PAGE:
Back in the 1990s and through the 2000s, lawmakers across the country were slow to grasp just how serious an issue bullying really was.
That was particularly true here. The Michigan Legislature was among the last in the nation to put anti-bullying legislation on the books and was, shamefully, the 48th state to do so. The 2011 law requires Michigan school districts to have anti-bullying policies on the books and included electronic communications in the definition of bullying.
Now Kevin Epling, who spent six years successfully campaigning for the law - named in honor of his late son - is pushing a follow-up effort to combat bullying done through social media, texting and instant messaging. He’s hoping - as should state voters - that it won’t take more than half a decade this time.
In fact, state lawmakers have already taken an initial step with a bill that would make districts and charter schools define “cyberbullying,” include it in their anti-bullying policies, report incidents to the state and come up with procedures to protect the confidentiality of those who report it.
Epling wants the legislation revised to go beyond bullying with school-owned devices to also target bullying with personal cell phones and computers, which is the way most young people communicate in 2013. He also wants Michigan to give more guidance to schools about drafting cyberbullying policies.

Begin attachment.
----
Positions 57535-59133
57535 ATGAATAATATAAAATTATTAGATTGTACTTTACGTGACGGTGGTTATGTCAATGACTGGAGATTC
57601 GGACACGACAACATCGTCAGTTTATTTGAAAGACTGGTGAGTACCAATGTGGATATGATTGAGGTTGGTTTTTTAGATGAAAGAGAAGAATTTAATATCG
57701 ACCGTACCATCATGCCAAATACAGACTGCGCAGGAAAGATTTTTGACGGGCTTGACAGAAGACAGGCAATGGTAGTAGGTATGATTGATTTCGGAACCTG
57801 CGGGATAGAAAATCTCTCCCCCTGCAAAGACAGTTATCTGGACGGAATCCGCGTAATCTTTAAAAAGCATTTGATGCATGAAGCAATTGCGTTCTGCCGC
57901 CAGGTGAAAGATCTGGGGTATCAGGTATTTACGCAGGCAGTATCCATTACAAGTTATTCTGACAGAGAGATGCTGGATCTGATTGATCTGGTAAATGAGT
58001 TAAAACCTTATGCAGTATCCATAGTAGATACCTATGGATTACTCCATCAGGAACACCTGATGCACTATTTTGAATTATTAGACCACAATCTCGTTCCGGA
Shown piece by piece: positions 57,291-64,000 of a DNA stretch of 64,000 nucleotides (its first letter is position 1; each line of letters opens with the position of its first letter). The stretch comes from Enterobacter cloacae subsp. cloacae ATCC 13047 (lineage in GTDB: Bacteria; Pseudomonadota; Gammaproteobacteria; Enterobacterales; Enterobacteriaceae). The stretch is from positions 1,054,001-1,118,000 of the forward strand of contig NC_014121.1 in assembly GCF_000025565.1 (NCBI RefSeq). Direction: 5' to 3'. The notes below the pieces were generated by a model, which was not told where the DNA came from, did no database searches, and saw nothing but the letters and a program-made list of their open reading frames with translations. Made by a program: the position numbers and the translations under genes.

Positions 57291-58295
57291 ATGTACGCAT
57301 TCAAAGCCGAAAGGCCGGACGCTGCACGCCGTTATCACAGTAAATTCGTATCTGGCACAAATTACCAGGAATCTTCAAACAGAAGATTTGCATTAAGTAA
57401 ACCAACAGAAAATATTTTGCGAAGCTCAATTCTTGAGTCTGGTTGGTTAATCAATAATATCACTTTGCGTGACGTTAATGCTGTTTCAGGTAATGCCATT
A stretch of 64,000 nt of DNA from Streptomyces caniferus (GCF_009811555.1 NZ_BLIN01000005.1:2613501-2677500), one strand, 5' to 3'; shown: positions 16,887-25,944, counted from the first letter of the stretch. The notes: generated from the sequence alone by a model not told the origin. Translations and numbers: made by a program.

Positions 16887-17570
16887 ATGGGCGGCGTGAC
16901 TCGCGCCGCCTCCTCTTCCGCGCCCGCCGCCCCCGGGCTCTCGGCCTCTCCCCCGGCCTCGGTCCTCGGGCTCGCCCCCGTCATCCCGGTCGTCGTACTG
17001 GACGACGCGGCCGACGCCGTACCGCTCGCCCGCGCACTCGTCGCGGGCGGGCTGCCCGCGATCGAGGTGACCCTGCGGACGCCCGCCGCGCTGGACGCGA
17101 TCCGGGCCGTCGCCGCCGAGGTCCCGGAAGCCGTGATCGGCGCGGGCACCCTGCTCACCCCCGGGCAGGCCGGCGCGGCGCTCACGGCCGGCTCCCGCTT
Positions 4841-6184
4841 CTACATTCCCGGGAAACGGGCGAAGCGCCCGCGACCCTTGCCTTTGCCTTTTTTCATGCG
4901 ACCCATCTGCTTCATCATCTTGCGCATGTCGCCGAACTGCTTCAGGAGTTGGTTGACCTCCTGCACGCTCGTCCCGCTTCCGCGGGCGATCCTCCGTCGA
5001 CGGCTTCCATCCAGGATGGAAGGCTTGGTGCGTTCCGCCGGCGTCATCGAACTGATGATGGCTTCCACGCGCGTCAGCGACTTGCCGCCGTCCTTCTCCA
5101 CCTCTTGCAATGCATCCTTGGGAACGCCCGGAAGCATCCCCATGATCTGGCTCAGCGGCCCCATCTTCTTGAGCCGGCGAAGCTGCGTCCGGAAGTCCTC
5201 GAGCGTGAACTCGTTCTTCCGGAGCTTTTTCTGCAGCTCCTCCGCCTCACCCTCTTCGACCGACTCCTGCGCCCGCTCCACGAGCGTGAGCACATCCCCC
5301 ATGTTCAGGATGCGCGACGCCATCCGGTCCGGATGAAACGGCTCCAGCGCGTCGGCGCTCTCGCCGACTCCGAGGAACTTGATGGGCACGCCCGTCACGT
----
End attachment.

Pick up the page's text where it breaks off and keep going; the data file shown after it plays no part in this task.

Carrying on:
Despite claims from a handful of extremists who say anti-bullying laws are actually a plot by homosexuals to make being gay more acceptable - which, if you follow the alleged logic, means gay kids should, indeed, be fair game for bullies - bullying is a real and devastating problem for untold numbers of kids.
Every adult, if they are honest about it, can recall some kid being bullied by someone bigger, taller, cooler or richer. And it could be anything from actual physical abuse to a kid being shamed for being too skinny, too fat, wearing glasses or braces or having a goofy haircut.